MOTHER TERESA – A WOMAN OF COMPASSION. “Sometimes my mother and sisters used to live as much in the church as they did at home, they were always involved with the choir, religious services, and missionary topics.” As a child, Mother Teresa was apparently shy and introverted. She was also a disciplined, thoughtful little girl who didn’t seem to mind helping her brother and elder sister whenever they asked her assistance. In spite of the loss of her father at an early age she recalled that she adored her childhood. She once said, “We were all very united, especially after the death of my father. We lived for each other and we made every effort to make one another happy.” Her mother’s instinctual charitableness, the daily prayers, the frequent visits to the church, which was almost next door, and the summer pilgrimages to Letnice,{a prominent local shrine} must cumulatively have nurtured in young Mother Teresa’s mind the seeds Don Barry 2011.

Page 6

MOTHER TERESA – A WOMAN OF COMPASSION. of a desire to serve God to the exclusion of everything else. She was about twelve she said, when she first realized she wanted to do this. She explained later: “I was still young; perhaps 12 years old, when in our family circle I said for the first time that I wanted to belong wholly to God.” A local priest, Father Franjo Jambrenkovic, had a significant impact on young Agnes and opened her eyes for the first time to the concrete possibility that she might become a missionary. It was probably Father Jambrenkovic’s keen interest in missions that finally pushed Mother Teresa down the path to India. By the time she was thirteen, she made a point of meeting any missionaries who returned to her own area, and she listened raptly to their stories. She helped organize concerts and other gatherings to raise money for the missionaries, took part in prayer meetings for them, and showed a growing sense of direction toward a life wholly dedicated to God. Don Barry 2011.

Page 7

MOTHER TERESA – A WOMAN OF COMPASSION. By the time she was seventeen, the sense of God’s call upon her had reached a certain point of urgency. He now decided to spend an extra two weeks during the family outing to Letnice in the hope of hearing clearly from God. She wanted to be a missionary, but she did not particularly want to become a nun. As a Roman Catholic, however, it would have been impossible for her to go anywhere in the world as a layperson, and the priesthood itself, of course, was closed to women. She asked Father Jambrenkovic, “How can you know when the Lord is calling you into some vocation?” “You can know by the happiness you feel,” he told her.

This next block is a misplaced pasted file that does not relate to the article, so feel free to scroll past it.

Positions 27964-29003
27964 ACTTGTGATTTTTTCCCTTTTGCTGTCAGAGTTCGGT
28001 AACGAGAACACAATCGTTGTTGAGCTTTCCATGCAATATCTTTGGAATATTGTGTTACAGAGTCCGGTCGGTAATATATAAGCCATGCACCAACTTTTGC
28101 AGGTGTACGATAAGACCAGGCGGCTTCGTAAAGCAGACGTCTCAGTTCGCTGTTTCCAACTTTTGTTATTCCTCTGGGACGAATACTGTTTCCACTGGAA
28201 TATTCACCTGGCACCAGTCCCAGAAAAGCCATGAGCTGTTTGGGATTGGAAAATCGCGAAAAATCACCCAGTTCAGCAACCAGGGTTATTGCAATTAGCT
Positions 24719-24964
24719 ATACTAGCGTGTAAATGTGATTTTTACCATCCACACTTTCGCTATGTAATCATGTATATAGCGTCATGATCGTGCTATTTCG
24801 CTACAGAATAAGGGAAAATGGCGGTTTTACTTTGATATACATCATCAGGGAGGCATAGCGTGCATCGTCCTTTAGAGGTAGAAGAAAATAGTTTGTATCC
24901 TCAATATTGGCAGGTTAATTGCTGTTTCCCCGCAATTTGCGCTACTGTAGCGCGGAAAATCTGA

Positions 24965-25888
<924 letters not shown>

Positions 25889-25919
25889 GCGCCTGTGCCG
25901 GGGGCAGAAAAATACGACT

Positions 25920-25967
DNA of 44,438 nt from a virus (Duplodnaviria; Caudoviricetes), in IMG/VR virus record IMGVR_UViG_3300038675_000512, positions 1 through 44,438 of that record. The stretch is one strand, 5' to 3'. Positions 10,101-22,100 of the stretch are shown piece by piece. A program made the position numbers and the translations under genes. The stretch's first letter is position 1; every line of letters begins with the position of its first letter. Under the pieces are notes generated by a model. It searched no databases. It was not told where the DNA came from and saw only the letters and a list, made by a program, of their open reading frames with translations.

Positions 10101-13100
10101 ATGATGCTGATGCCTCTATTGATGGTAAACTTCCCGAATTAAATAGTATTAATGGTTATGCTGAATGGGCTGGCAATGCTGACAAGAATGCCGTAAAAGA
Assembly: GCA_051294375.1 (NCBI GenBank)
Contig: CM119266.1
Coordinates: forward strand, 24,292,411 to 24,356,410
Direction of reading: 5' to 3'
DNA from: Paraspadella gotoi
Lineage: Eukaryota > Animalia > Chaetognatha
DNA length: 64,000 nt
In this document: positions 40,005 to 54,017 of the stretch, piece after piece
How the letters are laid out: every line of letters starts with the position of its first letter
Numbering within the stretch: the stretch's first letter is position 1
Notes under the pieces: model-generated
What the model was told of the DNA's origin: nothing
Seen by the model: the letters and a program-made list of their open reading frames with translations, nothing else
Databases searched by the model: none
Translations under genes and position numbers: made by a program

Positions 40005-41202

She was later to talk about the call of God in this manner, “If you are glad at the thought that God may be calling you to serve him and your neighbor, this may well be the best proof of your vocation. A deep joy is like the Don Barry 2011.

Page 8

MOTHER TERESA – A WOMAN OF COMPASSION. compass which points out the proper direction for your life. One should follow this even when one is venturing upon a difficult path.”

This reminds me of Frederick Beuchner’s wonderful words describing the call of God, “The voice we should listen to most when we choose a vocation is the voice that we might think we should listen to least, and that is the voice of our own gladness. What can we do that makes us the gladdest; what can we do that leaves us with the strongest sense of sailing due north and of peace, which is much of what gladness is. Is it making things with our hands out of wood, or stone or paint or canvas? Or is it making something we hope like truth out of words? Or is it making people laugh or weep in a way that cleanses their spirit? I believe that if it is a thing that makes us truly glad, then it is a good thing and it is our thing and it is the calling voice that we were made to answer with our lives.” I suspect that we Protestants, who have sometimes made out that the will of God is the hardest thing; the Don Barry 2011.

Page 9

MOTHER TERESA – A WOMAN OF COMPASSION. most unpleasant thing, should meditate long and hard on these thoughts regarding gladness. The turning point in her difficult decision-making process seems to have been August 15th 1928. Her time of prayer at Letnice was more anguished than ever before and yet more filled with joy. By the time she returned home, Agnes knew what she had to do. “It was at Letnice that for the first time I heard God’s voice,” she recalled later. When she told her mother of her intentions, Drana went immediately to her room and stayed there for twentyfour hours, no doubt pouring out her heart to God in anguish at the price she herself would have to pay. When she finally reemerged, though she had probably wept copiously behind the closed door, her emotions were under control. “Put your hand in His hand in His hand and walk all the way with Him,” she told Agnes simply. Agnes Gonxha {Gohn jay} Bojaxhiu, {Boh-jah-joo} the future Mother Teresa, had only just turned eighteen. Don Barry 2011.